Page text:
The Court began its analysis with a discussion of the legal standard for confirming or vacating an appraisal award.  Under CPLR § 7601, a “special proceeding may be commenced to specifically enforce an agreement that a question of valuation, appraisal or other issue or controversy be determined by a person named or to be selected.”[15]  The statute also provides that the “court may enforce such an agreement as if it were an arbitration agreement.”[16]  The Court therefore analyzed the parties’ cross-petitions with reference to case law in which courts reviewed appraisal awards and arbitration awards.

The Court explained that under both federal and New York law, there is a “strong presumption in favor of confirming appraisal and arbitration awards,” and doing so in a summary proceeding that avoids the costs and delays that alternative dispute resolution is meant to minimize.[17]  Judicial review of an arbitration award is “extremely limited.”[18]  The Court noted that “an arbitrator’s award should not be vacated for errors of law and fact committed by the arbitrator,” nor should courts “assume the role of overseers to mold the award to conform to their sense of justice.”[19] 

Notwithstanding the limitations on judicial review of arbitration awards, the Court found that parties have a “fundamental procedural right” to present evidence to an arbitrator or appraiser.[20]  For example, under the Federal Arbitration Act, an arbitral award may be vacated when an arbitrator refuses “to hear evidence pertinent and material to the controversy.”[21]  The Court further found that New York courts have held that parties have a right to present evidence to an appraiser, and that denial of the opportunity to present evidence may warrant vacating an appraisal award.[22]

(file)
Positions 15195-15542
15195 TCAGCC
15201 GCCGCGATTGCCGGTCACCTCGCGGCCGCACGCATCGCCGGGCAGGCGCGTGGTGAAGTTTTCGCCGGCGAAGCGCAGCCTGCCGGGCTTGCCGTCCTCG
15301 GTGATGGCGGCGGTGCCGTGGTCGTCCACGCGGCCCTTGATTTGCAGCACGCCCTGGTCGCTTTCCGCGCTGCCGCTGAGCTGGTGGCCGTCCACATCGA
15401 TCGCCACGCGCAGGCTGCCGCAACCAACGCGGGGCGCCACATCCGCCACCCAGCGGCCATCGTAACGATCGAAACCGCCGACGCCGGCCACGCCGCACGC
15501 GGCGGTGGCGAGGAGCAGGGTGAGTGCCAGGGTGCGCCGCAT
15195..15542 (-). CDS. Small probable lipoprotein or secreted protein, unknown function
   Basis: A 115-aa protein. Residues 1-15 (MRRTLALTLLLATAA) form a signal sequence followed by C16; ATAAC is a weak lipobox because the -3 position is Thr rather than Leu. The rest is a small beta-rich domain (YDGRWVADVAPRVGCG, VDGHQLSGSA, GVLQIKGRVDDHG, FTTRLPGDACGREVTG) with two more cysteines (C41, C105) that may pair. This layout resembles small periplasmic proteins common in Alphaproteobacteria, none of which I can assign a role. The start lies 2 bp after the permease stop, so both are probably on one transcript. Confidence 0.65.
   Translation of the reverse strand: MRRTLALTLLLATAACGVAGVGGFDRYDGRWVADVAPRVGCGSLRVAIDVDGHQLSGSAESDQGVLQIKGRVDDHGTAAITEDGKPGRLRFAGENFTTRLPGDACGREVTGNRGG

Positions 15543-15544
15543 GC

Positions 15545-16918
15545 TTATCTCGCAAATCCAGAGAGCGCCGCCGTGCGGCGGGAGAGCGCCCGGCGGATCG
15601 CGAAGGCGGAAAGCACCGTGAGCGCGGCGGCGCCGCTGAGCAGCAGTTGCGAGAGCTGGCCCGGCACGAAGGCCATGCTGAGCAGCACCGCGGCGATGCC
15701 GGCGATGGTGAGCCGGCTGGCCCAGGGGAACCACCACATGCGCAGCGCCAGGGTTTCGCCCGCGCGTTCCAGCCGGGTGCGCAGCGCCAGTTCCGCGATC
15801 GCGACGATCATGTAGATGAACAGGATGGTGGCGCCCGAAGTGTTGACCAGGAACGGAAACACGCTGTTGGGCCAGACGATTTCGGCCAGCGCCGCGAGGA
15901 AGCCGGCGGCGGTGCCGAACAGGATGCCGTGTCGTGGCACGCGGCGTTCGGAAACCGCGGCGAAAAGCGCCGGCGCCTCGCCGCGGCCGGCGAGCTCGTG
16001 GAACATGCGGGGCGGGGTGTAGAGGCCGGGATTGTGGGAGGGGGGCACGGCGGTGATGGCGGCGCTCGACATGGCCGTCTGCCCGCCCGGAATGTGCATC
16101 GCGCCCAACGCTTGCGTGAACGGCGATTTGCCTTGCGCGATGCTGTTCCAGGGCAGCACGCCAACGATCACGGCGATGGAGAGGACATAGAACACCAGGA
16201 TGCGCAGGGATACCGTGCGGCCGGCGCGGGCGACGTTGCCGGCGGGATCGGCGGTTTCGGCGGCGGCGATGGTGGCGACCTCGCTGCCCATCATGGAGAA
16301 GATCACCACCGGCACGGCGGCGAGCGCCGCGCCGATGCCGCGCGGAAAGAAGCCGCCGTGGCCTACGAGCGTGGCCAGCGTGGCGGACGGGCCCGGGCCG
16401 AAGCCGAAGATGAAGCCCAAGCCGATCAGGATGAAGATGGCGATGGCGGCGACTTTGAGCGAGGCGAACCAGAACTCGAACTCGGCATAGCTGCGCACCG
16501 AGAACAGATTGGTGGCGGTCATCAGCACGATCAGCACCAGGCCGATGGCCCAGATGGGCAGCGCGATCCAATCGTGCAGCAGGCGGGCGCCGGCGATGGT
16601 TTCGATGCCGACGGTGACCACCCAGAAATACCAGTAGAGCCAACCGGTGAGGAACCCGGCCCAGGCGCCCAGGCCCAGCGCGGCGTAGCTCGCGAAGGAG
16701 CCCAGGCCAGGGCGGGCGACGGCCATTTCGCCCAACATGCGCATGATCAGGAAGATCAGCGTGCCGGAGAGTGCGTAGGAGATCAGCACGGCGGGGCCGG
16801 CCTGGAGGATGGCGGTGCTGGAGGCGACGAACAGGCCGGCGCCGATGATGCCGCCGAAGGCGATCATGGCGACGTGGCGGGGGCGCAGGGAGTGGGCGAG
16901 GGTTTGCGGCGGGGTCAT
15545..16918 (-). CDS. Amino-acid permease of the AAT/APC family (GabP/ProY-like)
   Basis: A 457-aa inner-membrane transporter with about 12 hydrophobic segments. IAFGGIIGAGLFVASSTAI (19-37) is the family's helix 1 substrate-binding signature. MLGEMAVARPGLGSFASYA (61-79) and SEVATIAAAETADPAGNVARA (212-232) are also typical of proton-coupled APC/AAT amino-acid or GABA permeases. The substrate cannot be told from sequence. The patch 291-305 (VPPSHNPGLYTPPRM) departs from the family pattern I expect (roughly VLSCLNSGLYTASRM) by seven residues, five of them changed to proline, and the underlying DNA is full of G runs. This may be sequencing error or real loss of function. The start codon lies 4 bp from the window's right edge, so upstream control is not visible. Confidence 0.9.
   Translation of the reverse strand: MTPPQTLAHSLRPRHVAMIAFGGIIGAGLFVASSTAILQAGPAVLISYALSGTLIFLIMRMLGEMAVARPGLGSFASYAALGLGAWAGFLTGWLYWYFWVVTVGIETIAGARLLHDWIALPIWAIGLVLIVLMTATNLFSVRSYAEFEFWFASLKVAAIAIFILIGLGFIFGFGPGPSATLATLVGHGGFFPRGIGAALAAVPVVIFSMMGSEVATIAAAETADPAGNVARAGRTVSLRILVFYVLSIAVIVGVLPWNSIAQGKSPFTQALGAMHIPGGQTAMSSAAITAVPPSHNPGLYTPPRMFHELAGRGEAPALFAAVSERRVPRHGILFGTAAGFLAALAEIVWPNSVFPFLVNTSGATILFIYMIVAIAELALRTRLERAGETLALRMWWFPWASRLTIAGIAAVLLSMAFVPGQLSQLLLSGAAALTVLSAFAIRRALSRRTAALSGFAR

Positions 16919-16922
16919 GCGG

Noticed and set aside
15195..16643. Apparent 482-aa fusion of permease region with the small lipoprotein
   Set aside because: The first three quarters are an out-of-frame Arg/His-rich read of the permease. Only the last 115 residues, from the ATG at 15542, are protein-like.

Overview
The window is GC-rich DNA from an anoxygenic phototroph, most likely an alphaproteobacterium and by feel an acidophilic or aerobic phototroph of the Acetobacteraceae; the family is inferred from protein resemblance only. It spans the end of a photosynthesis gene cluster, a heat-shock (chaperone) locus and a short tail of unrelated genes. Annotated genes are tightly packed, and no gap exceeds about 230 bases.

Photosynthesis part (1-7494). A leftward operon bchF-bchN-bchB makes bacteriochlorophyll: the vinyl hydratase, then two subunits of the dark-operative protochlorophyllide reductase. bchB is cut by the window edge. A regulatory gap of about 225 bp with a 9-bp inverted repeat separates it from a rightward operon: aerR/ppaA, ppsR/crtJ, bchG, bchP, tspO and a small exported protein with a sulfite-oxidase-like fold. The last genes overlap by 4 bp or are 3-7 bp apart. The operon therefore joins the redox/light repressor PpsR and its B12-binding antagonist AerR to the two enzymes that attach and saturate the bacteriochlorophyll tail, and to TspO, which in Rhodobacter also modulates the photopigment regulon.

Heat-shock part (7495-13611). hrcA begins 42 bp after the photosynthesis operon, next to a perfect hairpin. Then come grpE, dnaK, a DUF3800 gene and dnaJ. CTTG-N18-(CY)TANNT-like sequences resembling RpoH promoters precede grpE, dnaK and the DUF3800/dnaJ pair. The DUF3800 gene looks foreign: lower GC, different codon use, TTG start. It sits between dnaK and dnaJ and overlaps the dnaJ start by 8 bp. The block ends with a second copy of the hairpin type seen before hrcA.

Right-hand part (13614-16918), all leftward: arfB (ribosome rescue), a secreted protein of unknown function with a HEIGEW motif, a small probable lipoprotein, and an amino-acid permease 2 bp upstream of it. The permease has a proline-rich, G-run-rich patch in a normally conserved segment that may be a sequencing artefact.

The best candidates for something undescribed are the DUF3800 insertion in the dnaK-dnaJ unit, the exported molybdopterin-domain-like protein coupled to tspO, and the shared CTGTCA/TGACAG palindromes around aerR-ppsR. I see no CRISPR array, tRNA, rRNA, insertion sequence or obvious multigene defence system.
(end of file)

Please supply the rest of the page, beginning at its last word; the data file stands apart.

The Court found that the case at hand “presents an unusual circumstance in which there is evidence to suggest that the appraiser/arbitrator (i.e. PwC) wanted to hear Gluck’s side of the story, and repeatedly asked for that opportunity, but may have been hindered by Yakuel.”[23]  Because the record was not sufficiently clear as to whether Gluck had a fair opportunity to present his case to PwC, the Court denied the parties’ cross-petitions pending further fact-finding.


In sum, the Court held that disputed issues of fact as to whether a party was prevented from presenting evidence to an appraiser precluded confirmation or vacatur of an appraisal award.  The decision highlights a party’s right to participate in the appraisal process, and provides grounds upon which a party may oppose summary confirmation of an appraisal.

By Peter Y. Shakro and Muhammad U. Faridi

[1] Yakuel v. Gluck, No. 158184/2019, 2020 BL 176945 (N.Y. Sup. Ct. May 7, 2020).

[2] Id. at *1.

[3] Id.

[4] Id.

[5] Id. at *2.

[6] Id.

[7] Id.

[8] Id. at *3.

[9] Id.

[10] Id. at *2.

[11] Id.

[12] Id.

[13] Id. at *3.

[14] Id.

[15] Id. at *3 (quoting CPLR § 7601). 

[16] Id. at *3-4 (quoting CPLR § 7601). 

[17]Yakuel, 2020 BL 176945, at *1.

[18] Yakuel, 2020 BL 176945, at *4.

[19] Id. (quoting Wien & Malkin LLP v. Helmsley-Spear, Inc., 6 N.Y.3d 471, 479-80 (2006)).

[20] Yakuel, 2020 BL 176945, at *5 (quoting Gervant v. New England Fire Ins. Co., 306 N.Y. 393, 399-400 (1954)).

[21] Yakuel, 2020 BL 176945, at *4 (quoting 9 U.S.C. § 10(a)(3)).

[22] Yakuel, 2020 BL 176945, at *5.

[23] Id.